The Parley, Frederic Remington, 1903.
The Parley, Frederic Remington, 1903.

This entry is related to the tracking series that was featured previously. I found information about common signs and signals used by Native Americans in the same resource: “Mountain Scouting – A Hand-Book for Officers and Soldiers on the Frontiers” by Edward S. Farrow, 1881. Although Farrow paints with some broad strokes, the information is interesting when taken in the context of the times.


From “Mountain Scouting – A Hand-Book for Officers and Soldiers on the Frontiers” by Edward S. Farrow, 1881.

All the Indians understand the sign language, consisting of some words of French and Spanish extraction, a few English words, such as ‘how’ (how do) and ‘by’ (good-bye), and a complete pantomimic vocabulary.

It is a custom with most Indians to run their ponies when approaching either friends or enemies, and unless their status is known they should be halted in due time. This is done by raising the right hand back, to the rear, and waving it forward and backward.

‘Who are you?’ is signalled by waving the right hand to the right and left several times in quick succession; ‘We are friends,’ by raising both hands and grasping the left with the right, as in shaking hands; ‘We are enemies,’ by closing the right hand and placing it against the forehead, or by waving a blanket (usually red) in the air. To say by signs ‘that after a certain journey a good camp will be found, and that game may be found along the road,’ first indicate the course of the sun, from its rising to the point at which it will appear on reaching the camp; then straddle one finger of the left hand with two fingers of the right, trotting them in imitation of the motions of pony and rider; then act as though halting, dismounting and firing; then remount and proceed on the way; finally stop, bow the head, rest it on the hand and close eyes in imitation of sleep.

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To intimate that ‘such a one is dead,’ place one hand over the other and then quickly slip it beneath (gone under); that ‘such ones are husband and wife,’ point to each and place the forefingers in contact throughout (meaning one); that ‘such ones are brothers and sisters,’ point to each and place two fingers in the mouth (meaning nourished at the same breast); that ‘such ones are good friends,’ point them out and fold the arms over the breast, etc.

The various tribes are indicated by making the representation of some totem peculiar to each.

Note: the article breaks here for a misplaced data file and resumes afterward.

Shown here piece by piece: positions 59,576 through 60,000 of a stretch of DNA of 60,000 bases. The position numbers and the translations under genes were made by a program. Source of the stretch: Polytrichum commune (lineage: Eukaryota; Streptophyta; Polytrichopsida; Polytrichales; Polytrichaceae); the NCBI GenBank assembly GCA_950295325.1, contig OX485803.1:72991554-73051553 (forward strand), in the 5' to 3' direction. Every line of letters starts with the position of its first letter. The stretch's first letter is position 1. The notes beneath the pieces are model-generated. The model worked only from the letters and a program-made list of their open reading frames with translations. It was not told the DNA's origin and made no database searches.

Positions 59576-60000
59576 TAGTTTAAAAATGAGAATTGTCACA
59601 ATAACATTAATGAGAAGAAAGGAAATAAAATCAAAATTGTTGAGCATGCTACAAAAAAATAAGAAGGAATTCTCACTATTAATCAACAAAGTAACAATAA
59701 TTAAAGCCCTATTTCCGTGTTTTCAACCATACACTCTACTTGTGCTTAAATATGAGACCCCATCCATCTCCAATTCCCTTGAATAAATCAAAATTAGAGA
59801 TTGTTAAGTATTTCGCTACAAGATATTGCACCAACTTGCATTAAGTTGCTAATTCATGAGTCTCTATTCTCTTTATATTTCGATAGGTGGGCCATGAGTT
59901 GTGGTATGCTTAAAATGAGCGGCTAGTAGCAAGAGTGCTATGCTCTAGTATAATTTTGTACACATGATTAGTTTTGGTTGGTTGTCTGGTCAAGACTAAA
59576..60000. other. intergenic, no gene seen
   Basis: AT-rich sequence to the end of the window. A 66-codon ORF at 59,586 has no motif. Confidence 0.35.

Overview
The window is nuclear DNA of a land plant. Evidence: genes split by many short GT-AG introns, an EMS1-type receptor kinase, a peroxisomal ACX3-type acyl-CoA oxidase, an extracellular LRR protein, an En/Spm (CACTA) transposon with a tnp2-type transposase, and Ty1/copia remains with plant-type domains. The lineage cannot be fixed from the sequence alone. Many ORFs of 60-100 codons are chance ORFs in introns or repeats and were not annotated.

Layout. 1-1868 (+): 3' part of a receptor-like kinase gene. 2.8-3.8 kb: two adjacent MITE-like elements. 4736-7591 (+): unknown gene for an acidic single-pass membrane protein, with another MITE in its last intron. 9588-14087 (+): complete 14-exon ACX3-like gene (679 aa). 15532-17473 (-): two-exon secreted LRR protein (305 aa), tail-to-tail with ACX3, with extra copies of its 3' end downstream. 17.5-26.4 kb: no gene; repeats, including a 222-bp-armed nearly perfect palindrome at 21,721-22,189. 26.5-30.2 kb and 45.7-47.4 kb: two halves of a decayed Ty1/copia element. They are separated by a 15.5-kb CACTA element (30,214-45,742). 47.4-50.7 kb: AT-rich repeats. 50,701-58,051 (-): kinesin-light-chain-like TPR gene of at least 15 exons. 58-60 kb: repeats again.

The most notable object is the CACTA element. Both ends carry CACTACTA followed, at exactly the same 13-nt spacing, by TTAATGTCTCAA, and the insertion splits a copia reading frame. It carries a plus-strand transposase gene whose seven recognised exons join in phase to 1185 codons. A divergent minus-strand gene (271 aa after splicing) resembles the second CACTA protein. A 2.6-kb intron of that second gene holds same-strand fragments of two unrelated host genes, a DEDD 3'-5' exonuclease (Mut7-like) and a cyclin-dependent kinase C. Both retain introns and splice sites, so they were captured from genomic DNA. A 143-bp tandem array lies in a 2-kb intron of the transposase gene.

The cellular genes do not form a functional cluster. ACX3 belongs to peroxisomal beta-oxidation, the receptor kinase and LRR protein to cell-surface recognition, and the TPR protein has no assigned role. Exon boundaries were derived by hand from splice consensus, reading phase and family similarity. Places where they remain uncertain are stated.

The Comanches, or ‘Snakes,’ by a gliding motion, like a crawling snake.

The Crows by imitating the flapping of wings.

The Sioux, or ‘Cut-throats,’ by drawing the hand across the throat.

The Kiowas, or ‘Prairie Men,’ by imitating the drinking of water.

The Pawnees, or ‘Wolves,’ by placing the hands at the sides of the head, like the ears of a wolf.

The Arapahoes, or ‘Smellers,’ by laying hold of the nose.

The Utes, or ‘Dwellers Among the Mountain Tops,’ by pointing upward.

The Cheyennes, or ‘Cut Arms,’ by drawing the hand across the arm.

The Indians have a system of signaling by means of smokes during the day, and fires at night. The color (light or heavy, the volume (thin or dense), and the varying brilliancy of flame are all significant signals. Every tribe jealously guards the secrets of its code of signals.

Smokes may be raised several hundred feet in a vertical column by making a fire without much blaze and piling on green boughs, grass and weeds. By confining the smoke and permitting it to escape at intervals, puffs may be sent up at will

Owing to the very clear mountain air, the elevated ‘buttes’ and mountain ridges may be seen at a great distance, and may serve the purpose of signal stations.

The Indian alphabet is very similar to ours, being made up of long and short lines. By spreading a blanket over the column of smoke and quickly displacing it, the length or shortness of the columns, as well as their frequency, may be regulated.

This system of telegraphing, so successfully pursued by the Indians when separated and preparing for a flight or defense, might be used to good advantage by co-operating columns of troops, the commanding officers having previously fixed upon some simple system of smoke signals, such as the combination of the numbers of smokes and the intervals (in time) between them.